Snøhvit is the first offshore development in the Barents Sea. This project involves bringing natural gas to land for Oil, Gas and Shipping Magazine


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liquefaction and export from the first plant of its kind in Europe and the world’s northernmost liquefied natural gas facility. Snøhvit is the first major development on the Norwegian continental shelf with no surface installations, no fixed or floating units. Instead, the subsea production facilities stand on the seabed, in water depths of 250-345 metres, and are designed to be over-trawlable, so that neither they nor fishing equipment will suffer any damage from coming into contact. A total of 20 wells are due to produce gas from the Snøhvit, Askeladd and Albatross fields. This output is transported to land through a 143-kilometre pipeline. A total of nine wells have been drilled on Snøhvit, eight for production and one for reinjecting carbon dioxide. Six of the producers and the carbon dioxide injector were drilled in 2004/2005. In addition, three production wells were drilled on Albatross in 2005-06. This field also forms part of the Snøhvit development. The Snøhvit and Albatross wells came on stream in 2007, while the Askeladd development will come on stream after 2020. Statoil is taking subsea longer, deeper and colder. Through innovative thinking and collaboration with partners and suppliers, Statoil aims to develop the elements required for a subsea factory by 2020. A subsea factory is a process plant on the seabed making it possible to utilize remote-controlled transport of hydrocarbons at any offshore facility. The future resources are further from land, at greater depths and in colder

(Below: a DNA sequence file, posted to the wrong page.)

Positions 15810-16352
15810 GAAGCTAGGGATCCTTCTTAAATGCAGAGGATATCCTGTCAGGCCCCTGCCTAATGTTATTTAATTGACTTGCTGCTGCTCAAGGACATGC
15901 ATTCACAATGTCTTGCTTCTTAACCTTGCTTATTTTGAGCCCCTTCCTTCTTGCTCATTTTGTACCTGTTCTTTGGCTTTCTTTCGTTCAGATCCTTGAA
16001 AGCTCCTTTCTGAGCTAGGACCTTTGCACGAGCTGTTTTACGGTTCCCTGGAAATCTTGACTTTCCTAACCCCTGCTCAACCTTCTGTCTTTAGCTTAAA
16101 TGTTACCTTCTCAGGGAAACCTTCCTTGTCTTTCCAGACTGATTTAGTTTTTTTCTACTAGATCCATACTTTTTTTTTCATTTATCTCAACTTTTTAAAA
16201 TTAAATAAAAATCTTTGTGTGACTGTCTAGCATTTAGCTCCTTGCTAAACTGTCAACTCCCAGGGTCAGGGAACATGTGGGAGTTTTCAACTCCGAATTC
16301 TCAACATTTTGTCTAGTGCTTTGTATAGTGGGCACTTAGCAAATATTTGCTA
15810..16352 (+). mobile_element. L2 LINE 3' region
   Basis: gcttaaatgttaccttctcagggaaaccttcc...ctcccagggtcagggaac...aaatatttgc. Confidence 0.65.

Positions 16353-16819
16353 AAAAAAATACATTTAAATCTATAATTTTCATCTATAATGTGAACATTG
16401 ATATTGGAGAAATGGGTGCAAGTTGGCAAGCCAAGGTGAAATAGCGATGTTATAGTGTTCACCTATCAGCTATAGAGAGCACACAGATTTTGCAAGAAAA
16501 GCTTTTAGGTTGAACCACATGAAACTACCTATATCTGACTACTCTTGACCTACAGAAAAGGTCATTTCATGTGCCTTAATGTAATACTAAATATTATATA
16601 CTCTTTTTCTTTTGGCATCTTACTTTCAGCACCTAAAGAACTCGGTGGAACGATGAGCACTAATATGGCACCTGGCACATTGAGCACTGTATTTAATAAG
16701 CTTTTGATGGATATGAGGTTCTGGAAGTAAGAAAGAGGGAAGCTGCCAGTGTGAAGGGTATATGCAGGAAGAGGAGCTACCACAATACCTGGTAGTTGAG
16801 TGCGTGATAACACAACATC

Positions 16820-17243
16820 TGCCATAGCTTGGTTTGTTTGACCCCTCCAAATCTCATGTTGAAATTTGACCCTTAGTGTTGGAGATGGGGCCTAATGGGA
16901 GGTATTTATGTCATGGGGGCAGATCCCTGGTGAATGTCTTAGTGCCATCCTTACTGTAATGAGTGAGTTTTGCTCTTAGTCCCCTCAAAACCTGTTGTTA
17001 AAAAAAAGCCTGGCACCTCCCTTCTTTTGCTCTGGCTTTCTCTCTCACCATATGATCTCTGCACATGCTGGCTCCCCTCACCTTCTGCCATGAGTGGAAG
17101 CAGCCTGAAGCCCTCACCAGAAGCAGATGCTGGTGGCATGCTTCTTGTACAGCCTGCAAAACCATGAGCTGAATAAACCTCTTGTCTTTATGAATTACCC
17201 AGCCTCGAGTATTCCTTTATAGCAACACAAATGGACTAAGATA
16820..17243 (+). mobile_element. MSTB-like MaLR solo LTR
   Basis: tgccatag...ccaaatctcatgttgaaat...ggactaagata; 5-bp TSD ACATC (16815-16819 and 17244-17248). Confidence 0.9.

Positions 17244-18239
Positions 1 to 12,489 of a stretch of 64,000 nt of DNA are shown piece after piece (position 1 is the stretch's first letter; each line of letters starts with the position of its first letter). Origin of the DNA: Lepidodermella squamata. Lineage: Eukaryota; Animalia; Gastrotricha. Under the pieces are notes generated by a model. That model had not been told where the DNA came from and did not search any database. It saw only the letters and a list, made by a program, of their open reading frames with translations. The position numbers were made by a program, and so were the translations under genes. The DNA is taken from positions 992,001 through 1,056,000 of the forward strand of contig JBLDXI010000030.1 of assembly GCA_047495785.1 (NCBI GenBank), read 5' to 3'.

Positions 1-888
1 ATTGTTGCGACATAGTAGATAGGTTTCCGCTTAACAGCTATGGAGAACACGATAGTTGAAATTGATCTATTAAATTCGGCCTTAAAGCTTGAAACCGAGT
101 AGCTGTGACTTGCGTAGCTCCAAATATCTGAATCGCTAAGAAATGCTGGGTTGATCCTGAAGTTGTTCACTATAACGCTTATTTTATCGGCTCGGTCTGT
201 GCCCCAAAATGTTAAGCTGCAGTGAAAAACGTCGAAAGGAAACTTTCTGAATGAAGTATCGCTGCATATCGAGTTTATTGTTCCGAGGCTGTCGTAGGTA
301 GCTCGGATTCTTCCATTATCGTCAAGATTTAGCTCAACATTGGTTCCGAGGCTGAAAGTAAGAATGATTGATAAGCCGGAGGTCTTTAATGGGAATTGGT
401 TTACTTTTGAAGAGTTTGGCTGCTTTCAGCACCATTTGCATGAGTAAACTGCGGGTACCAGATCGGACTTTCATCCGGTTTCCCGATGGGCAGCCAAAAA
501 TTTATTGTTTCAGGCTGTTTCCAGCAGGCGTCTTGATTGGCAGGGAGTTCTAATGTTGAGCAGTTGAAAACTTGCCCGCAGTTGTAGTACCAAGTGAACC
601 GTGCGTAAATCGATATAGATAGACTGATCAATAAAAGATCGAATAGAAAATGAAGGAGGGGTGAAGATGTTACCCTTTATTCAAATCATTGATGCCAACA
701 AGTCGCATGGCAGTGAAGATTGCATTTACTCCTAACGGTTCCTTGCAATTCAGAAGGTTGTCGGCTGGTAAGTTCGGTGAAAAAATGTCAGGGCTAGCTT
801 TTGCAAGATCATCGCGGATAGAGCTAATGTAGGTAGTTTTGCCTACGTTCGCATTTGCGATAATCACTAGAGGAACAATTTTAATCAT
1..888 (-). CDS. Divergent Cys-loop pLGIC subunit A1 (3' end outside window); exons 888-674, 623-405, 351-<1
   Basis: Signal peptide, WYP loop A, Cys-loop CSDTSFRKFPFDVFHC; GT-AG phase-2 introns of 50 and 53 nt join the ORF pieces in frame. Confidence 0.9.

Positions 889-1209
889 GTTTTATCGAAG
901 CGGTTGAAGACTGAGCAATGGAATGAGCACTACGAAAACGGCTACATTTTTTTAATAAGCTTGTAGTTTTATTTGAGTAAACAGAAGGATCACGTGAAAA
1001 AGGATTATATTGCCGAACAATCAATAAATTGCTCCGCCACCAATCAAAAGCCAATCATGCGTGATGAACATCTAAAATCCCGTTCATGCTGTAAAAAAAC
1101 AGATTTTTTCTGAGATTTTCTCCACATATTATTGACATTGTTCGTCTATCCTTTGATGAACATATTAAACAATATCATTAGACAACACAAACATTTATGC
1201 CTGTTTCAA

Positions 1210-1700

Oil, Gas and Shipping Magazine


Subsea factory

statoil shaping sustainable energy and harsher environments. The subsea factory will be vital to realise business opportunities for Statoil in these areas and help to realise its production goal of 2.5 million barrels of oil equivalent (boe) per day by 2020. Statoil believes that compact separation facilities on the seabed will be a key to success in Arctic areas or deepwater areas like the Gulf of Mexico and Brazil. Its offshore portfolio is well suited to the application of subsea production and processing. Statoil operates 500 subsea wells and has a 25-year track record of subsea technology development, implementation and operation. It has already taken the first technological steps, making the world’s first complete subsea solution for separation and injection of water and sand from the Tordis wellstream, and has developed the first subsea facility for injection of raw seawater on Tyrihans. Projects such as the oil-dominated multi-phase transport on Tyrihans and Snøhvit’s gas condensate transport are at the forefront in the development of multi-phase transport over long distances. The next step is to realise subsea gas compression in 2015.


“Statoil’s shale business began in the US through active partnerships in the Marcellus play along the eastern seaboard, the Eagle Ford play in south Texas, and its own operatorship of tight oil activities in North Dakota and Montana in the Bakken play”